Why? Once things taken personally, everything will go out of control. People will become irrational and neglect others’ opinions. We are then unable to address the problem properly because we cannot grasp a fuller and clearer picture of the problem due to presumption.

Example: In spite of the confronting opinions, we have to emphasize that the problem is not a result of the persons but probably the different perspectives to view it. So, if we try to look at the problem from the other’s perspective, we may understand why there are varied opinions.

Step 3: Listen From ALL Stances

How? Do NOT blame others. It is of utmost importance. Ask for everyone’s opinions. It is important to let everyone feel that they contribute to the discussion. Tell them their involvement is essential to solve the problem and their effort is very much appreciated.

Why? None wants to be ignored. If one feels neglected, it is very likely for he/she to be aggressive. It is definitely not what we hope to see in a discussion. Acknowledging and being acknowledged are equally important. So, make sure everyone has equal opportunity to express their views. Also, realizing their opinions are not neglected, they will be more receptive to other opinions.

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Example: A little trick can played here: Invite others to talk first. It is an easy way to let others feel involved and ,more importantly, know their voices are heard. Also, we can show that we are actively listening to them by giving direct eye-contact and nodding. One important to note is that never interrupt anyone. Always let them finish first beforeanother one begins.

Step 4: Listen Comes First, Talk Follows

How? Ensure everyone has listened to one another points of view. It can be done by taking turn to speak and leaving the discussion part at last. State once again the problem is nothing personal and no accusation should be made.

Why? By turn-taking, everyone can finish talking and voices of all sides can be heard indiscriminantly. This can promote willingness to listen to opposing opinions.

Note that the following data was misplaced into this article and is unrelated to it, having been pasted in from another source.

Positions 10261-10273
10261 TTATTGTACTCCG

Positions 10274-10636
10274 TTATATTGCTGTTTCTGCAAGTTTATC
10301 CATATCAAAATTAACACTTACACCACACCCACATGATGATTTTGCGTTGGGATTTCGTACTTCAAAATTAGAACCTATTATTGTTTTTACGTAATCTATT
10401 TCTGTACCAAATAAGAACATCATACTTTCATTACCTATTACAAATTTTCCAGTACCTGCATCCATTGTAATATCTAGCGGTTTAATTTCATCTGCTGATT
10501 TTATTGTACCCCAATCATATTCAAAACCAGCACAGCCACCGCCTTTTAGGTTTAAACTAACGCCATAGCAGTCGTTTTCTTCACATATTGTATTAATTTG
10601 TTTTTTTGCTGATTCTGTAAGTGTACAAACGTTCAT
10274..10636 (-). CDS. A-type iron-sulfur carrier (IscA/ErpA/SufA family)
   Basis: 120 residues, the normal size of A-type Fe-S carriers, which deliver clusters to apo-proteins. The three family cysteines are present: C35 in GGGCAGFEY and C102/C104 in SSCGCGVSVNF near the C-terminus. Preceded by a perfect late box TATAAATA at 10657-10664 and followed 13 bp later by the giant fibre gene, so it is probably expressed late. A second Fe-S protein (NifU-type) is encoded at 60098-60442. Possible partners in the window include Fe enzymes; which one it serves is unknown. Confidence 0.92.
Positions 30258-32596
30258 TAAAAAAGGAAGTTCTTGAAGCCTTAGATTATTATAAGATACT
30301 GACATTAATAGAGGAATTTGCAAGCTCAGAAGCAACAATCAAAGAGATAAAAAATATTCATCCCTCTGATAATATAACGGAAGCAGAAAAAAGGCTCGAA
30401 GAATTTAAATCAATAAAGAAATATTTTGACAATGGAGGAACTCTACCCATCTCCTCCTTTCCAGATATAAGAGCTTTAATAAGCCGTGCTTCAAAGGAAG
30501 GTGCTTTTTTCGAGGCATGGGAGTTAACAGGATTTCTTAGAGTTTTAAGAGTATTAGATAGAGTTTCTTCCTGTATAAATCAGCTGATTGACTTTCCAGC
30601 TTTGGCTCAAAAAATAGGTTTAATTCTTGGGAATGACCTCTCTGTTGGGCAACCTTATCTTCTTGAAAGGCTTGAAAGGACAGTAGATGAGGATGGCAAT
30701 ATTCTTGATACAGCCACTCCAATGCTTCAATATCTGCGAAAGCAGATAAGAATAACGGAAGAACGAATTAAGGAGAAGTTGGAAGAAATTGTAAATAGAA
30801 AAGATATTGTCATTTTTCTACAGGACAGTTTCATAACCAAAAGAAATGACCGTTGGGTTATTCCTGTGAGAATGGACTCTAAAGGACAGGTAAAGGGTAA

Example: We can prepare pieces of paper with different numbers written on them. Then, ask different members to pick one and talk according to the sequence of the number. After everyone’s finished, advise everyone to use “I” more than “You” in the discussion period to avoid others thinking that it is an accusation.

Step 5: Understand the Facts, Then Address the Problem

How? List out ALL the facts first. Ask everyone to tell what they know about the problems.

Why? Sometimes your facts are unknown to the others while they may know something we don’t. Missing out on these facts could possibly lead to inaccurate capture of the problem. Also, different known facts can lead to different perception of the matter. It also helps everyone better understand the problem and can eventually help reach a solution.

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Example: While everyone is expressing their own views, ask them to write down everything they know that is true to the problem. As soon as everyone has finished, all facts can be noted and everyone’s understanding of the problem is raised.

Step 6: Solve the Problem Together

How? Knowing what everyone’s thinking, it is now time to resolve the conflict. Up to this point, everyone should have understood the problem better. So, it is everyone’s time to suggest some solutions. It is important not to have one giving all the solutions.

Why? Having everyone suggesting their solutions is important as they will not feel excluded and their opinions are considered. Besides, it may also generate more solutions that can better resolve the conflicts. Everyone will more likely be satisfied with the result.

Example: After discussion, ask all members to suggest any possible solutions and stress that all solutions are welcomed. State clearly that we are looking for the best outcomes for everyone’s sake rather than battling to win over one another. Then, evaluate all the solutions and pick the one that is in favor of everyone.